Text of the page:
In Winnipeg, a team that seems on the cusp of greatness just let its fans breathe a sigh of relief by re-signing Coach Michael O’Shea. Now, the team may be doing some serious soul-searching on whether they have a QB whose trajectory matches the rest of the team. If Saskatchewan loses Durant, he could be enough to propel Winnipeg to true contention in 2017.
The potential for stability on the Alouettes in 2017 should scare the rest of the East and help re-ignite fan interest in Montreal. Hamilton and Ottawa had it pretty easy in 2016 sharing a division with two teams in a bad downward spiral. A Montreal comeback will make the East much more of a horserace, although whether it would be enough to avoid a western crossover in 2017 remains to be seen. Look for Montreal’s new GM and the coaching staff to assemble and ready an offence that can take advantage of its young QBs. Either Rakeem Cato or Vernon Adams could emerge out of training camp as a legit dynamic playmaking QB and make the Als offence a nice complement to the team’s already good defence.
That’s it for now, I’ve tried to avoid talking about teams or situations where I don’t have information or a decent opinion, though I guess that’s really up to you to judge. I’ll check in again as teams sign more of their pending free agents. And don’t forget to follow me on Twitter at @CrankyClair.
All the best, and Merry Christmas.
Cranky Frank Clair
Most photos courtesy of Scott Grant Photography. Follow on Twitter at @CFLPhotoArchive.
It has been pure joy to read the many articles, blog entries, Facebook posts and Tweets capturing Ottawa’s first Grey Cup victory in 40 years. Nearly two weeks have passed and it still feels a bit dream-like. For a city and fanbase not used to having nice things, it has definitely been an adjustment period.
Not often does a championship carry so much weight for a city and have such deep an impact on the families that support the team, with fans spanning two, three, even four generations. It is equal parts elation, relief and vindication for a city that too often gets a bad rap.
Thanks to all of you in #RNation for sharing your experiences, celebrations and memories. It’s been a real pleasure.
With that in mind, I thought it would be fun to try and capture my Grey Cup experience in photos rather than words (well, maybe just a few words). Hope you enjoy.
(Photos mostly courtesy my bro)
Grey Cup & poutine. #Canadianity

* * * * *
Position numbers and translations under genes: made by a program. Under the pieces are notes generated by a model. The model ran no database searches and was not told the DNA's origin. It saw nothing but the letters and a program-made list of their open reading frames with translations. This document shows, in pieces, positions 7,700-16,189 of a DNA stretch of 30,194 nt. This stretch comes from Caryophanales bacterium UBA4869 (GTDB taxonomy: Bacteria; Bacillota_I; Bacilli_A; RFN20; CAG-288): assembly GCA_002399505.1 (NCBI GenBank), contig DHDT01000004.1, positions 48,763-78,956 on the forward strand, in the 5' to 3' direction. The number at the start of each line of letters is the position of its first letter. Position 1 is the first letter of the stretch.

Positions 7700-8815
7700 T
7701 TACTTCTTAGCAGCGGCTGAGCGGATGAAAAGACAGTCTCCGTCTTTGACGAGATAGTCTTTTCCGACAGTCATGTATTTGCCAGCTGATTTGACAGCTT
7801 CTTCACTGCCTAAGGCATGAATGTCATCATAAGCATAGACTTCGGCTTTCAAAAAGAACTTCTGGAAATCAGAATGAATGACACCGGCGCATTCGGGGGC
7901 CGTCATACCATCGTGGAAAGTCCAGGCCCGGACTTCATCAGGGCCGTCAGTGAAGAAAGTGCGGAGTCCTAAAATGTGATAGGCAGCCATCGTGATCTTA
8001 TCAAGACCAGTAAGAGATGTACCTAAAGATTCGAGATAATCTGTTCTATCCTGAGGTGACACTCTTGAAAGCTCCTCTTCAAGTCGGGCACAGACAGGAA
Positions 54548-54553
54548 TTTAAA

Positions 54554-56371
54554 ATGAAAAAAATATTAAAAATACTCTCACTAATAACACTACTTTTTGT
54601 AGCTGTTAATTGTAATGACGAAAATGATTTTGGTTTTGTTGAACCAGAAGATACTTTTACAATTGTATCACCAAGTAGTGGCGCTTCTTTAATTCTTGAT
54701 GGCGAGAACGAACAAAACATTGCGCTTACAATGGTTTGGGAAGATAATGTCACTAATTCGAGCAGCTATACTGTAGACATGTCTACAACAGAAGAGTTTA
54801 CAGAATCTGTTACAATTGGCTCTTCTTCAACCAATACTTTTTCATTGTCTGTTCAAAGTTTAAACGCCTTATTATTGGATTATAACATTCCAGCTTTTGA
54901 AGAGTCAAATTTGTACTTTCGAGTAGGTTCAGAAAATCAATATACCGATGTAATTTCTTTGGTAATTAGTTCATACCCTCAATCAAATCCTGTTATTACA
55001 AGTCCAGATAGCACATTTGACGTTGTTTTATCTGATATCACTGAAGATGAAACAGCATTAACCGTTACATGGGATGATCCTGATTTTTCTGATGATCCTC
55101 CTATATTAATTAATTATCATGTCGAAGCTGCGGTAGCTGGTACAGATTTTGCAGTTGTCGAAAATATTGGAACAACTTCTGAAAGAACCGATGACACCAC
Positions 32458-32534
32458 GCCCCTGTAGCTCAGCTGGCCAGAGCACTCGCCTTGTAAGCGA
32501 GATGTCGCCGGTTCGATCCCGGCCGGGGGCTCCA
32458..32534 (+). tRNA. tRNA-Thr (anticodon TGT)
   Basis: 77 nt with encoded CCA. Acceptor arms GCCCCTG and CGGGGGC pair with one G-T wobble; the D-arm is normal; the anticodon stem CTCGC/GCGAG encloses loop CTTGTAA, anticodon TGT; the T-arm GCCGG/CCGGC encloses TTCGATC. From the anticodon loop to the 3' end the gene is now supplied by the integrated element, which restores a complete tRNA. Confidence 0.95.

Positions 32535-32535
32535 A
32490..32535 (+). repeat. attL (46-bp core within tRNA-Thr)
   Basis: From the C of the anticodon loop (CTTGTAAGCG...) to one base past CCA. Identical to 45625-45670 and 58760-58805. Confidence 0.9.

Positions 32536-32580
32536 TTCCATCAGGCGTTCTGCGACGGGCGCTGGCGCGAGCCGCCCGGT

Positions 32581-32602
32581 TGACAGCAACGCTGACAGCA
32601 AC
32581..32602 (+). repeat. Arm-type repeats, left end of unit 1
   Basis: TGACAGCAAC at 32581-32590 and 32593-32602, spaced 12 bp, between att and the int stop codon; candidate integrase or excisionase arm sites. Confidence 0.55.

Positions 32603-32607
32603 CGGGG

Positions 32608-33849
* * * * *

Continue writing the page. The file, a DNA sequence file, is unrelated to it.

Sigh of relief. And now, gametime. Time to put the phones away…
…until late in the 4th quarter.
An onside kick away from sealing it and… oh crap.
Put the phones away again!!!
After an emotional night, the after-party was subdued but delicious!
After midnight on the walk back downtown to catch a cab. All’s quiet, but a final reminder of what this team just accomplished.
Best day ever.
Two days later, celebrating with the rest of Ottawa:
And while the awarding of the 105th Grey Cup may be pretty much a done deal, the pressure is definitely on the Redblacks to make it something special, befitting of the country’s sesquicentennial.
(I had to look that up).
Some elements to consider:
Half-time show: Securing a big name half time act is key and you have to think there will be pressure to go Canadian. Lots of very talented Canadians doing great things in music, but this could be tough. Could they get someone like Drake to do it? Are groups like the Sam Roberts Band or Sheepdogs a big enough draw? Kardinal Offishall featuring Neil Young or Anne Murray?
Stadium upgrades: It’s always nice to show off a little when hosting friends from out of town, so why not throw a few extra bucks into TD Place? An east-end scoreboard would be amazing. Some work on the North Side concessions would be welcome, too.
Alumni: Bring in as many as you can find to as many events as possible. Renegades included. And we need lots of quality Russ Jackson time. Would be an opportune time to have a statue of the legend made.
Parliament Hill: Do something really cool there. Maybe a good start or end for the Grey Cup parade.
Another Trudeau Kick-Off? I’m not a huge fan of mixing sports & politics, but those Pierre Trudeau kick-offs are a great slice of Canadiana. Great opportunity to re-kindle the memories and give Justin some air time. So camera-shy, that one.
There will be plenty of time to discuss these and other ideas for making Grey Cup 105 the best event it can be. But before we look too far forward, let’s take a quick peek back at Ottawa’s history as Grey Cup hosts.
1925 Grey Cup
In the 12th Grey Cup game, played on Dec. 5th, your Ottawa Senators Football Club defeated the Winnipeg Tammany Tigers 24-1 in front of 6,900 rowdy Ottawans at Lansdowne Park. This would also be Ottawa’s first Grey Cup championship. Huzzah!
1939 Grey Cup
Played on Dec. 9th, the Winnipeg Blue Bombers edged the home town Ottawa Rough Riders 8-7 in the 27th edition. The home team was robbed, no doubt.
1940 Grey Cup
Bit of an asterisk here, as the 28th Grey Cup was a two-game total points series between the Toronto Balmy Beach Beachers (terrible name) and the Ottawa Rough Riders. Games were played Nov. 30th (Toronto’s Varsity Stadium) and Dec. 7th (Lansdowne Park). The Riders took both ends of the series – by scores of 8-2 and 12-5 – to win Ottawa’s third Grey Cup.
1967 Grey Cup
It would be 27 long years before Ottawa would again host the Grey Cup. Played on Dec. 2nd, the Hamilton Tiger-Cats beat the heck out of Saskatchewan 24-1. 31,358 showed up to watch.